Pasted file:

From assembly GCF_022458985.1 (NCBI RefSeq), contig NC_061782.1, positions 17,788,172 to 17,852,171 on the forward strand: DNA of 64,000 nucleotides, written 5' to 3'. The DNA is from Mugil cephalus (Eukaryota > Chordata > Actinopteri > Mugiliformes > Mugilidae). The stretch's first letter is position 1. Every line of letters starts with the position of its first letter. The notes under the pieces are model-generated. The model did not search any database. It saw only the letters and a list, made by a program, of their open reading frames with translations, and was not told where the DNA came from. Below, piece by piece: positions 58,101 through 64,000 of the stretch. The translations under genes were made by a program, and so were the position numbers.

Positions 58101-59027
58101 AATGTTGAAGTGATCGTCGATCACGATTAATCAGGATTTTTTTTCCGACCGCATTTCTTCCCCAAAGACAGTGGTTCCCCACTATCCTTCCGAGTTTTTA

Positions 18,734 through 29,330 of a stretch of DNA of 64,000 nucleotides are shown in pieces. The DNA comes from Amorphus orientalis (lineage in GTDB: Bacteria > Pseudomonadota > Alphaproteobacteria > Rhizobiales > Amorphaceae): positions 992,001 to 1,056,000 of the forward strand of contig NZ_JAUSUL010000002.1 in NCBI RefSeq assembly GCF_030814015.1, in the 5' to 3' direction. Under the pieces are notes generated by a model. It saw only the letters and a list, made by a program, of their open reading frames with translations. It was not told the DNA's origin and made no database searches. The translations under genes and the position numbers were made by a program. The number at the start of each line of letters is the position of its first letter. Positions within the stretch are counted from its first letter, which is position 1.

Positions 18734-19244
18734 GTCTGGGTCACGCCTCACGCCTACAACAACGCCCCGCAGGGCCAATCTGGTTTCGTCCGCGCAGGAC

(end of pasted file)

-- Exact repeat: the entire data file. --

From assembly GCF_022458985.1 (NCBI RefSeq), contig NC_061782.1, positions 17,788,172 to 17,852,171 on the forward strand: DNA of 64,000 nucleotides, written 5' to 3'. The DNA is from Mugil cephalus (Eukaryota > Chordata > Actinopteri > Mugiliformes > Mugilidae). The stretch's first letter is position 1. Every line of letters starts with the position of its first letter. The notes under the pieces are model-generated. The model did not search any database. It saw only the letters and a list, made by a program, of their open reading frames with translations, and was not told where the DNA came from. Below, piece by piece: positions 58,101 through 64,000 of the stretch. The translations under genes were made by a program, and so were the position numbers.

Positions 58101-59027
58101 AATGTTGAAGTGATCGTCGATCACGATTAATCAGGATTTTTTTTCCGACCGCATTTCTTCCCCAAAGACAGTGGTTCCCCACTATCCTTCCGAGTTTTTA

Positions 18,734 through 29,330 of a stretch of DNA of 64,000 nucleotides are shown in pieces. The DNA comes from Amorphus orientalis (lineage in GTDB: Bacteria > Pseudomonadota > Alphaproteobacteria > Rhizobiales > Amorphaceae): positions 992,001 to 1,056,000 of the forward strand of contig NZ_JAUSUL010000002.1 in NCBI RefSeq assembly GCF_030814015.1, in the 5' to 3' direction. Under the pieces are notes generated by a model. It saw only the letters and a list, made by a program, of their open reading frames with translations. It was not told the DNA's origin and made no database searches. The translations under genes and the position numbers were made by a program. The number at the start of each line of letters is the position of its first letter. Positions within the stretch are counted from its first letter, which is position 1.

Positions 18734-19244
18734 GTCTGGGTCACGCCTCACGCCTACAACAACGCCCCGCAGGGCCAATCTGGTTTCGTCCGCGCAGGAC